Artist Ralph Frisina can wax poetic about something as pedestrian as a rusty old boat engine or a battle-scarred fishing lure. Of the latter he says, “It’s always been my viewpoint that lures were made to attract fishermen as well as fish. There’s this ingenuity that goes into designing them. There’s an art form not only to the engineering aspect, but to the simple aesthetics.”
Frisina, a lifelong fisherman and accomplished artist, has shown his reverence for the tools of the trade by creating a series of paintings of outboard motors, fishing lures, and propellers, staged in a studio against simple backdrops, professionally lit, and rendered in larger-than-life (sometimes monumental) proportions.
A number of these “portraits,” as the artist refers to them as, are currently hanging at the Louisa Gould Gallery in Vineyard Haven. The lure paintings are almost photorealistic in nature, with the shadows cast against the background adding to the three-dimensionality of the images. The 49- by 30-inch dimensions amplify all of the various hardware, hand-painted colors, realistic-looking eyes, and the grain of the wood, along with signs of the wear and tear that make these vintage lures so unique.
“They tell stories when you look at them,” says Frisina. “They have wonderful character to them. You can see that over the years, somebody has cast them over and over again.”
The artist notes that vintage lures are highly desirable finds these days. He calls them “an art form in themselves,” but, he notes, most collectors are looking for pieces in pristine condition. Not Frisina. “I want to see the teeth marks from the bluefish, the splintering and dents,” he says.
Similarly, Frisina looks for the stories behind the machinery when seeking out old outboard motors.
He talks enthusiastically about one of his favorite paintings, titled “Champion of Wellfleet.”
“I was really excited about this thing,” he says. “It’s really old. Someone had used electrical tape and shoelaces to keep it alive. I like the challenges of the textures — chrome and rust and aluminum. How do you evoke this image that’s been going for years and years and years?”
That painting won “Best of Show” at the Berkshire Museum, and earned him a solo show there. The original has since been sold, but high-quality prints are on offer at the Louisa Gould Gallery.
Another image, “Waterwitch,” is based on a motor whose aesthetic attraction and engineering virtuosity have earned a 1932 model a place in the permanent collection of the Metropolitan Museum of Art. Rendered against a black background, the elaborate motor has a steampunk appeal, with its various mechanisms illustrating a feat of antique engineering. Frisina notes that a collector who saw the image displayed contacted the artist with a covetous request to purchase the motor. Frisina happily obliged, selling his model at the modest price he had picked it up for at a flea market.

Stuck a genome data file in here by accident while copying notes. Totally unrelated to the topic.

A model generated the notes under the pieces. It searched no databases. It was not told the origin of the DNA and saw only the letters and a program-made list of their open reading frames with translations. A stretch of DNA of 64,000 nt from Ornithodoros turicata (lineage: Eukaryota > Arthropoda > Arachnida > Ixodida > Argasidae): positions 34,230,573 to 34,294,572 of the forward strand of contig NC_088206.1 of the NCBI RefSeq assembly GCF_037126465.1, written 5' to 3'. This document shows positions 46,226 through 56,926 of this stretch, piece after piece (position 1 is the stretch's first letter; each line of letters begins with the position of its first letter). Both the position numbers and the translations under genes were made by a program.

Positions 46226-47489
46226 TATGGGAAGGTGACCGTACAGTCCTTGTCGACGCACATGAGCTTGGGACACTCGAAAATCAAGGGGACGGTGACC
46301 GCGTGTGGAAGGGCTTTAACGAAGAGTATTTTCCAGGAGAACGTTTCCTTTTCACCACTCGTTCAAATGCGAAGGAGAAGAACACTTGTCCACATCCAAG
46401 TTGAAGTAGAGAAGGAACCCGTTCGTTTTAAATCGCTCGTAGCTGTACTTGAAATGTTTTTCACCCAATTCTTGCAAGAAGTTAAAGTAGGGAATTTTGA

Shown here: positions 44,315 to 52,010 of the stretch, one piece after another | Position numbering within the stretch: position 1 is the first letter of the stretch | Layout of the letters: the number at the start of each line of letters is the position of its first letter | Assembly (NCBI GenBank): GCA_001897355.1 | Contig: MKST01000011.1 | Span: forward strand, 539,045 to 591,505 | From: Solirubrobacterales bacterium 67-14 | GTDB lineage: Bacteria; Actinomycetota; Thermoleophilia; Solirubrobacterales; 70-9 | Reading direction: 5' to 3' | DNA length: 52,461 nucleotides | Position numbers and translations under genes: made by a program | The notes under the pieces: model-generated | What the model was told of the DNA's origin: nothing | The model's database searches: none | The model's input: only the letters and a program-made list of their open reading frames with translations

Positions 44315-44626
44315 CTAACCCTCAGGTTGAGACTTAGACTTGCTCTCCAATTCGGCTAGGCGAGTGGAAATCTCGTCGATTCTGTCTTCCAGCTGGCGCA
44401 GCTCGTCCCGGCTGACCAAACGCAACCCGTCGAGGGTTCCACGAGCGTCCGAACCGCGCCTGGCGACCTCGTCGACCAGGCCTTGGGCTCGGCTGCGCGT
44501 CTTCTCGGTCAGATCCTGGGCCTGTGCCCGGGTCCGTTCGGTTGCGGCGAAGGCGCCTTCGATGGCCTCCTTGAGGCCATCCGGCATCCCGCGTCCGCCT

Frisina scours junk shops and shipyards in search of interesting artifacts. He notes that old outboard motors are much in demand these days, but that it is very hard to get to them before somebody has restored them and glossed them up.
Frisina started out his career as an illustrator. He earned a degree in visual communication from the Art Institute of Pittsburgh, and studied under famed graphic designer Milton Glaser at the School of Visual Arts in New York City before founding a boutique design firm in the Berkshires, where he still lives and works. Now retired from design work, Frisina has earned a reputation as a fine artist, and has won numerous regional awards. His work has appeared in the New York Times and USA Today, among other publications.
Frisina describes his work as abstract realism. “The abstraction is in the size of the lures,” he says. “All of it is part of the fun. If you can take them to the abstract and capture the character that they have, you get something more than just an interesting image.”
An avid fisherman, Frisina visits the Island often, and loves trawling the Vineyard and Nantucket Sounds in search of native fish — a big departure from the freshwater fishing he was previously limited to. He explains the appeal of ocean fishing, saying, “Once you are out on the Vineyard and you’re catching false albies or bonitos, to say nothing of a tuna, it’s hard to get excited by a trout.”
The awardwinning artist and fisherman likes to quote Scottish novelist John Buchan to illustrate the lure of his chosen sport: “The charm of fishing is that it is the pursuit of what is elusive but attainable, a perpetual series of occasions for hope.”
Frisina has managed to combine two of his passions by transforming what many might think of as the unremarkable into something truly fascinating, and rich in narrative: “I think the challenge is to take something that inspires you and really put your heart into it.”
Louisa Gould Gallery, 54 Main St., Vineyard Haven. Open daily 11 am to 5 pm. 917-327-9229. On Friday, Oct. 6, featured artist Donna Blackburn will be on hand during Vineyard Haven’s First Friday event from 4 to 7 pm. Blackburn, a retired Edgartown library children’s librarian, paints charming small Vineyard landscapes, Edgartown street scenes, and floral still lifes.